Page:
With the elections behind us, it’s time to take stock of their meaning for our chemical reform effort. In short: things are looking bright. There will certainly be a debate in the full U.S. Senate and in statehouses around the country next year. We are in a good position to win that debate.
Fresh Faces and Returning Champions
Several strong champions of reform won this election. Senator-elect Elizabeth Warren endorsed the Safe Chemicals Act during her campaign and won a tough race. Senator-elect Tammy Baldwin – a strong champion of these issues in the House- also won, even though the American Chemistry Council (ACC) spent $600,000 supporting her opponent! Senator Jon Tester, an early supporter, won re-election in one of the toughest and most watched races in the country against someone who was strongly favored by the ACC. As an organic farmer, I think Tester is someone with a deep understanding of chemicals and their impact on health and the environment and he cares about it. Yet with a tough race looming, he most likely decided to co-sponsor the Safe Chemicals Act early because he also believed it was good politics. He was right.
Importantly, with the Senate in Democratic hands, Senator Lautenberg will continue to be the chair of the relevant Senate Sub-committee. His legislation, the Safe Chemicals Act, has 28 co-sponsors and the support of the Senate leadership. It will continue to be the driving force in the debate and Senator Lautenberg plans to move it early next year.
Bad Reviews for Kabuki Theater
The election also demonstrated the futility of the cynical gamesmanship of the ACC, the industry’s leading trade association. Its staff have conducted an elaborate "kabuki theater" where they portray themselves as working toward a bipartisan solution while going to enormous lengths to actually stop any such thing. In the run-up to the July vote, Senator Lautenberg worked with chemical companies to incorporate the substantial elements of common ground on reform that had been developed from an exhaustive dialogue between chemical makers and environmental health leaders. With help from these companies and some trade associations, a few Republican members were moving toward a compromise. Then ACC moved in, cracked down on the companies, and backed Senator Vitter as the point person for Republicans, who cited home state concerns. Senator Vitter then slow-walked the negotiations, and accused Senator Lautenberg of partisanship when he moved forward on his bill.
ACC staff as well as Exxon and Dow chemical have since been ensconced in Senator Vitter's office writing their own legislation, which they are portraying as the basis for a bi-partisan plan that will somehow get around the sub-committee chairman, his 27 co-sponsors and the leadership. In contrast to Senator Lautenberg's open-door approach to industry, theirs has not sought input from health and environment leaders, let alone diverse business voices, to my knowledge. Some in the chemical industry are openly questioning the point of this exercise and I don't blame them. The true audience for the kabuki theatre couldn't possibly be us, or the general public. It's the ACC's own members and Washington's broader regulated community. The point of it is to straddle contradictions within the industry, rather than work than work through them, and to kick the can down the road while trying to smell like a rose. It’s not working.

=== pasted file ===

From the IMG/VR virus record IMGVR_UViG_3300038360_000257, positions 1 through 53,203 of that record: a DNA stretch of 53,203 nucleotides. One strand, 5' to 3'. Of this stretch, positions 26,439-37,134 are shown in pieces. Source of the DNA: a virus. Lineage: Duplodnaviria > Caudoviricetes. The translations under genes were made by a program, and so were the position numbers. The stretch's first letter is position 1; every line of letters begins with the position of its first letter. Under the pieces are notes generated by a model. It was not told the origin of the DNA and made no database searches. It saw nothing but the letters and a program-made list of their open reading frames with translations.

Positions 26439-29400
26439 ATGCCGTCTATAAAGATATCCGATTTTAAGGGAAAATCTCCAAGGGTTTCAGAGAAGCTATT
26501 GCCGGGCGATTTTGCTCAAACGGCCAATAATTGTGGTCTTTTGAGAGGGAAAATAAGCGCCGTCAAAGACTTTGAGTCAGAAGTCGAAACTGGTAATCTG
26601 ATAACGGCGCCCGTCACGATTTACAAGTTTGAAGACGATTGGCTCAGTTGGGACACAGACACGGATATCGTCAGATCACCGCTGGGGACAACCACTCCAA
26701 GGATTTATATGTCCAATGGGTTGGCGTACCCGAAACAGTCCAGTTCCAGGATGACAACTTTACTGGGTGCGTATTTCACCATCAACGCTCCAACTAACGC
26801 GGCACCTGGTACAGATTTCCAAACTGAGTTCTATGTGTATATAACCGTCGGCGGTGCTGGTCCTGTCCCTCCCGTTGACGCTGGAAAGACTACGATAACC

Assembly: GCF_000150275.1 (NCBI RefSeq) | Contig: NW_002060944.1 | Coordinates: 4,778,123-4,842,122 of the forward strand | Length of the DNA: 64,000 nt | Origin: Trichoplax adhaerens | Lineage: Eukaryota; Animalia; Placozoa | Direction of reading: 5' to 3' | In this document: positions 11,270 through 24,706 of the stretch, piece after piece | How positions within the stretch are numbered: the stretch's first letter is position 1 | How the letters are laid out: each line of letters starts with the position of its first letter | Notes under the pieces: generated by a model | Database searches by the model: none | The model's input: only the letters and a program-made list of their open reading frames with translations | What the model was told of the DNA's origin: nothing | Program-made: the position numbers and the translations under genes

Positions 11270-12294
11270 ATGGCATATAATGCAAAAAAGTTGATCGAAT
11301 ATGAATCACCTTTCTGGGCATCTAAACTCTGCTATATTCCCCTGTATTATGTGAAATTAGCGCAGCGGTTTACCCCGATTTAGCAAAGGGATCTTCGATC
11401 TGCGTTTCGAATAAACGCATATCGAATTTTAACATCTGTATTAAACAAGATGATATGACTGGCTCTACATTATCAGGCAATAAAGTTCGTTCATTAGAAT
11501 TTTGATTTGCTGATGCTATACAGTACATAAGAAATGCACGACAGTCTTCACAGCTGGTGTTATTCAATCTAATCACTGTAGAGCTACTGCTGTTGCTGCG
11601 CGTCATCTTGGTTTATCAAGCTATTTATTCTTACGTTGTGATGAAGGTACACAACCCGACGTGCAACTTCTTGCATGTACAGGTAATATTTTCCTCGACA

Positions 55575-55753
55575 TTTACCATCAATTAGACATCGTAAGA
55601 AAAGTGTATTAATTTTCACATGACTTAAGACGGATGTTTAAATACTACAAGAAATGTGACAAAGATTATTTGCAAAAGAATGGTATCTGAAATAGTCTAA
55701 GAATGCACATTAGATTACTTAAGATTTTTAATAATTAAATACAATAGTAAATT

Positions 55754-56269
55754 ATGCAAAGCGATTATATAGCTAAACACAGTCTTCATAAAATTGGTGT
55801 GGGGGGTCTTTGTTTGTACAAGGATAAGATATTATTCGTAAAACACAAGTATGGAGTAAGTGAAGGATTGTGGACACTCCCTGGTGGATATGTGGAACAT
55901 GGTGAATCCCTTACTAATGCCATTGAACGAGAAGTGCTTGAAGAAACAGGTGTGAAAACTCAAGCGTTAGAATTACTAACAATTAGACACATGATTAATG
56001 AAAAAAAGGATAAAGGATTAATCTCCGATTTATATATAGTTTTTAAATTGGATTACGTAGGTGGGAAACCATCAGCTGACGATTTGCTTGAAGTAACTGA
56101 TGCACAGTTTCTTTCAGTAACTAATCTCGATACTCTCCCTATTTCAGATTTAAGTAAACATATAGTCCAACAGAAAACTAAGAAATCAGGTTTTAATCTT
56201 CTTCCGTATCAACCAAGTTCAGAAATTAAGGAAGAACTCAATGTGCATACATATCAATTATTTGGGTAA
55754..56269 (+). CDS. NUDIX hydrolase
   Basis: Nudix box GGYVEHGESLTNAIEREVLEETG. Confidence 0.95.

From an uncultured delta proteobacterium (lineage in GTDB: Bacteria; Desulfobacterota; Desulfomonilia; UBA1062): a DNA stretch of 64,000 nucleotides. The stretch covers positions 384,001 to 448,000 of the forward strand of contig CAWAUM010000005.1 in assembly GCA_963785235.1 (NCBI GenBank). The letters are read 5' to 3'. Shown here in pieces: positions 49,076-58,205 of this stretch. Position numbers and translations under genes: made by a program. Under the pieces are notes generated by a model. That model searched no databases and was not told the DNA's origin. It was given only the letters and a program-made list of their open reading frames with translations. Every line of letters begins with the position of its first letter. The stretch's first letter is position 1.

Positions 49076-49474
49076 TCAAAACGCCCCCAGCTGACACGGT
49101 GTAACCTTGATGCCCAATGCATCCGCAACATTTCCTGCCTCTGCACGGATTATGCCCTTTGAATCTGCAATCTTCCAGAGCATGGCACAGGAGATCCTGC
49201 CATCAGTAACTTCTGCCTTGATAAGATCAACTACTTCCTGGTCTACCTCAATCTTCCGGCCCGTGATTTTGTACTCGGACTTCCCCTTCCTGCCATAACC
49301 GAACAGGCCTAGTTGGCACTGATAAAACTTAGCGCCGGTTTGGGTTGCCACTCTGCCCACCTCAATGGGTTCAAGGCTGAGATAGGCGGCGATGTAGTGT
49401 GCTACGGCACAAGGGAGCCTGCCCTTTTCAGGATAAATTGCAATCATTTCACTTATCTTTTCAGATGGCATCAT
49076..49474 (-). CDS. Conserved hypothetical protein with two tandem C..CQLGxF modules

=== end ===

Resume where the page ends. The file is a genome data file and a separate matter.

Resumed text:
It's possible new Vitter legislation could wind up being a moderate proposal that lays the basis for a compromise with Senator Lautenberg, but that it is not how it is being portrayed by ACC. Instead, it's being portrayed as a complete alternative that will gain traction in spite of him. That's a fantasy no one can afford, including the industry.
The Path Forward
The issues put on the table by our campaign - as outlined in our platform- reflect the input of the health experts, pediatricians and nurses, environmental experts, heavily impacted communities, concerned consumers, and "downstream" businesses. The only path forward for reform is to grapple forthrightly with those issues. With our diverse membership and allies like the American Academy of Pediatrics and American Public Health Association- we have the critical mass of credibility on this subject to block any phony proposal put forward by the chemical industry. We won't hesitate to use it. At the same time, we've shown a willingness to engage with those in the industry who are serious to address real concerns about compliance costs and practicality. That won't change either.
Do industry professionals really believe that Kabuki Theater in the Beltway, combined with ads - like Dow's inane ad this summer of a man in a chia pet suit running around the Olympic Village (apparently representing “nature”) - is the path to credibility? It's not. Agreeing to subject their chemicals to independent scrutiny to ensure they’re safe is the path to credibility. It’s time to get on board.
The Kabuki Theater also has an opportunity cost for industry. Reformers were swept to power in several states, and I’m confident they will break through with new chemical laws and regulations next year. Several “red” states will also get in on the act, reflecting the strong support for action on this issue at the grassroots level among Republicans, including small businesses and people of faith. Any national Republican who steps forward in the right way –forthrightly working with Senator Lautenberg on a meaningful compromise -- will find a large cheering section across the political spectrum.
So let’s hope that happens soon. The health of America's families is at stake. We demand action to protect it and we’re not going anywhere.